In Wausau, the plaintiff estate argued that, since the insurer did not have a form indicating that the insured rejected UM coverage for the policy period at issue, such coverage was afforded. However, the court found that, since the insured initially declined UM coverage for the prior policy period, it was not necessary to reject such coverage during the following policy period. The court held that “[b]y operation of Florida law, the initial rejection extended to the renewal of the policy because Wausau did not receive a written request from Roberds to change its coverage.” Wausau, 281 F.Supp.2d at 1317. This Court similarly finds that because Mr. Cooper did not make a different selection on the November 6, 2008 form, the prior form governs. The prior form, dated October 10, 2007, expressly establishes that Mr. Cooper rejected UM coverage for the insureds.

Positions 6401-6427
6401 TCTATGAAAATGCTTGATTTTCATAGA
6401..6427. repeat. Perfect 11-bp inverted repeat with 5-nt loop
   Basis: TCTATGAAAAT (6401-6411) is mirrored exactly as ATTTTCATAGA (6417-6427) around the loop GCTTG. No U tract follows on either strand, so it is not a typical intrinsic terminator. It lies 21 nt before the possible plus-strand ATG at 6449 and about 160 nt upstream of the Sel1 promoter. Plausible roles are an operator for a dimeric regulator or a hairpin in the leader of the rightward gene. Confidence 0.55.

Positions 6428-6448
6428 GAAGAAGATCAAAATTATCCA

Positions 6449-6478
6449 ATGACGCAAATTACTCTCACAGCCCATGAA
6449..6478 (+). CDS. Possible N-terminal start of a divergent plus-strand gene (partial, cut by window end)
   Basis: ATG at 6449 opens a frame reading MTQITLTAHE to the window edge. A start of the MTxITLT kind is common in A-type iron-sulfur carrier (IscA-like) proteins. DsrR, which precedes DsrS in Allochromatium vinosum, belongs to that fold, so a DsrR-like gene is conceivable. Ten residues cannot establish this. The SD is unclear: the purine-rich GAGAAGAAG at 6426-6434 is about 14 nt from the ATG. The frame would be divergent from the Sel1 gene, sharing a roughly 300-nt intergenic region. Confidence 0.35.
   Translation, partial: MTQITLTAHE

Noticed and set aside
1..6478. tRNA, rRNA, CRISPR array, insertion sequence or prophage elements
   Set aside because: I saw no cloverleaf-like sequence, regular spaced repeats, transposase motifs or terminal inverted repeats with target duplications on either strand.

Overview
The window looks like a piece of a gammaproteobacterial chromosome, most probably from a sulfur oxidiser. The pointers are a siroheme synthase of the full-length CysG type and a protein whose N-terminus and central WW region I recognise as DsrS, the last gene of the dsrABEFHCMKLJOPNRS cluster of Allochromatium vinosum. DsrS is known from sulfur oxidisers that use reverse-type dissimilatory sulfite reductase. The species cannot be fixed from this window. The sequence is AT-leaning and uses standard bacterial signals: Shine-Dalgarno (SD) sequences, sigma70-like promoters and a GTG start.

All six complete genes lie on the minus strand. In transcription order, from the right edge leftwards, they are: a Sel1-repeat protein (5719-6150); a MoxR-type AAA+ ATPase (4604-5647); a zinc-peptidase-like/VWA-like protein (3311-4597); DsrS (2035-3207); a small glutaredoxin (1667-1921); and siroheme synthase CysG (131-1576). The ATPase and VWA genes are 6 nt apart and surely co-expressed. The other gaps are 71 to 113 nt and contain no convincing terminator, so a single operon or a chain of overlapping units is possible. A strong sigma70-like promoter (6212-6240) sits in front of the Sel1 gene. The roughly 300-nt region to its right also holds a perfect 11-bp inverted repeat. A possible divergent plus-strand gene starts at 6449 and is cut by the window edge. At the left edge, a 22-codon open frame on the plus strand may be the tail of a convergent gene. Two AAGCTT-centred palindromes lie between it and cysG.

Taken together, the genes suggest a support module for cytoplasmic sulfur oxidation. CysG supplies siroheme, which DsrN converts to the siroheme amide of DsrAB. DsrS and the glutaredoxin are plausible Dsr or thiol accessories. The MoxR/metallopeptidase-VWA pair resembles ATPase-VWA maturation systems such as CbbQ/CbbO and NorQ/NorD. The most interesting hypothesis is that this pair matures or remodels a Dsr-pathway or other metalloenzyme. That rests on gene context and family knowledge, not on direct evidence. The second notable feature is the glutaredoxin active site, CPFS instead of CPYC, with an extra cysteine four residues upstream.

ACCORDINGLY, it is ORDERED AND ADJUDGED:
Defendant's Motion for Final Summary Judgment (Dkt. 22) is granted. Plaintiff's Cross–Motion for Summary Judgment (Dkt. 26) is denied as moot. The Clerk is directed to enter judgment in favor of Defendant, terminate any pending motions, and close this case.